5 REASONS NEW BUSINESSES FAIL AND HOW TO AVOID THESE PITFALLS

Research by the University of the Western Cape shows that approximately 70% to 80% of small businesses fail within five years. Shocking, right? Although successfully establishing small to medium businesses in Africa, such as maize milling businesses, can be difficult due to challenges like governmental and environmental factors, as well as entrepreneurs’ individual issues, they can be overcome.

Here are five of the problems small and medium scale startups could face, and how to work around them:

01. A LACK OF PLANNING

Many entrepreneurs are often too impatient to put a solid plan in place before starting their business. Planning in business can often make or break the startup. Time also plays an important role in planning, especially for new businesses.

TIPS:
It’s key that entrepreneurs learn to manage their time wisely. Planning in advance and ensuring that things are done on time is crucial for business success. Aim for an achievable schedule so that there’s enough time to execute tasks accurately. Business owners must also be flexible enough to accommodate unforeseen circumstances e.g. droughts or maize supply issues, and utilise planners and calendars to meet schedules, like delivery schedules.

Roff has developed the African Entrepreneur’s Ultimate Guide to Writing a Business Plan for handy tips - download yours here.

 man working on laptop

02. LITTLE ACCESS TO FINANCE

Little or no access to funding is one of the main areas most businesses fail, especially in the beginning. Small business owners must strive to start small with little money. Ideally, before starting a business, entrepreneurs should ensure they have enough money to sustain that venture for at least two years, then slowly and patiently build it up. Unfortunately, most small business owners in Africa have no idea where to get startup capital.

TIPS:
One suggestion is for entrepreneurs to explore ways of funding their businesses themselves, or to investigate different organisations that offer capital services to small businesses. Other options are forming partnerships, looking for investors and applying for business grants and loans.

03. NOT CHOOSING THE APPROPRIATE BUSINESS MODEL

When starting a maize milling business in particular, you need to consider location and how it affects your profit margin. In other words, should you centralise or decentralise? Your individual business needs like your target market, raw material supply availability, capital and end goals will determine whether you opt for a centralised or decentralised business model.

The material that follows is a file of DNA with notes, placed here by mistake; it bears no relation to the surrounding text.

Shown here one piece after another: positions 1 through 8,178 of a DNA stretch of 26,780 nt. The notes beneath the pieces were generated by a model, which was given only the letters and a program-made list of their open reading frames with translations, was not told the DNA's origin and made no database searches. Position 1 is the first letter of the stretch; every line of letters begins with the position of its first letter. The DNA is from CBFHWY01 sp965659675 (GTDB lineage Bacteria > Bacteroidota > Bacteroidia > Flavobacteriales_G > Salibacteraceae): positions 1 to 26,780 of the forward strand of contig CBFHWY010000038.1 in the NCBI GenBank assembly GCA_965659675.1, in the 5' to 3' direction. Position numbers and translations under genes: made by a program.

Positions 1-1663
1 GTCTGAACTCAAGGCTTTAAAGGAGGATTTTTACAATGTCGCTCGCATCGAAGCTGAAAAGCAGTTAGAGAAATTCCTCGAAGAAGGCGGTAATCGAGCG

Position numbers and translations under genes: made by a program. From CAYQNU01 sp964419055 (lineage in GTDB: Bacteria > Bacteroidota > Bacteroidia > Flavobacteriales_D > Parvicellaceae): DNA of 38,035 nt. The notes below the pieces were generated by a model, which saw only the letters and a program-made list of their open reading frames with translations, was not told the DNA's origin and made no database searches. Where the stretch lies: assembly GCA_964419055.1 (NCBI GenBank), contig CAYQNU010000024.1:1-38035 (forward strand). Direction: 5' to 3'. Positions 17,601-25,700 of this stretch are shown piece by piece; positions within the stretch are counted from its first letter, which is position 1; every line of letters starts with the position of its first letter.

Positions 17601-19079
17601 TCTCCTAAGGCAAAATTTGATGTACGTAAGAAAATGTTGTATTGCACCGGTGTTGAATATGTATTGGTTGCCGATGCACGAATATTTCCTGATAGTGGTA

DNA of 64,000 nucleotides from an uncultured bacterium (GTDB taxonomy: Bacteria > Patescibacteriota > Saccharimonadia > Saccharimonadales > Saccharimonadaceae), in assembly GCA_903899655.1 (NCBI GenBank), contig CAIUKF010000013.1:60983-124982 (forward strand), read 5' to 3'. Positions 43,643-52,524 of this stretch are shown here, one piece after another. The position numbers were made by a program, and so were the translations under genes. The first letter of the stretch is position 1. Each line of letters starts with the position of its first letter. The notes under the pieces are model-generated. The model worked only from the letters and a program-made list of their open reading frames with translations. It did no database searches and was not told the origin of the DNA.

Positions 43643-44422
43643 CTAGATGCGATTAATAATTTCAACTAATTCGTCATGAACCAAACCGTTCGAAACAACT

TIPS:
To read Roff’s blog on the advantages and disadvantages of both a centralised and decentralised business model, click here.

04. LACK OF BUSINESS KNOWLEDGE AND THE RIGHT SKILLS SET

It’s vital that every potential entrepreneur has ample knowledge about the industry they’re entering, competitors, target market, existing market trends, advertising and marketing techniques and patterns, as well as financial know-how.

As information keeps changing and new facts and data emerge to replace traditional beliefs and trends, getting credible information might prove to be a challenge.

TIPS:
Always crosscheck references and stick to relevant sources of information, especially from experts in your particular field. Use opportunities to educate yourself. Do proper research, make enquiries, ask other business owners in the industry, attend agriculture expos, read relevant books and visit relevant websites.

female farmer laptop maize field

05. BEING OPEN TO NEW IDEAS AND INNOVATIONS

Sticking to archaic ways of doing business in a fast-changing world is a recipe for failure. Entrepreneurs must embrace innovative philosophies and technology if they want to break even and stay at the top.

TIPS:
Today, business owners have improved access to knowledge (via the Internet), collective resources and crowd sourced capital which can help them succeed. Maximise the use of technology as well as social media, listen to your customers, manage cash flow properly, be willing to invest in employees, and move with the times.

Some other reasons businesses might fail:

  • Ineffective management
  • Insufficient market research
  • An unwillingness to accept help
  • Poor financial planning
  • No accountability
Roff has decades of experience in helping African
entrepreneurs to start viable milling businesses – contact us
for advice and milling machines that will drive your success!
Business adviceEntrepreneurship

Leave a comment

All comments are moderated before being published

Featured product

Roff SP-1 Maize MillRoff SP-1 Maize Mill
Roff Milling SP-1 Maize Mill - 1 ton/hour
  • Extraction Rate: 69 up to 85%
  • Leadtime: 1 to 2 months
  • Compact

Starting from:
ZAR660,000.00
or US$44,000.00 approx. (T&C's)

No reviews
In stock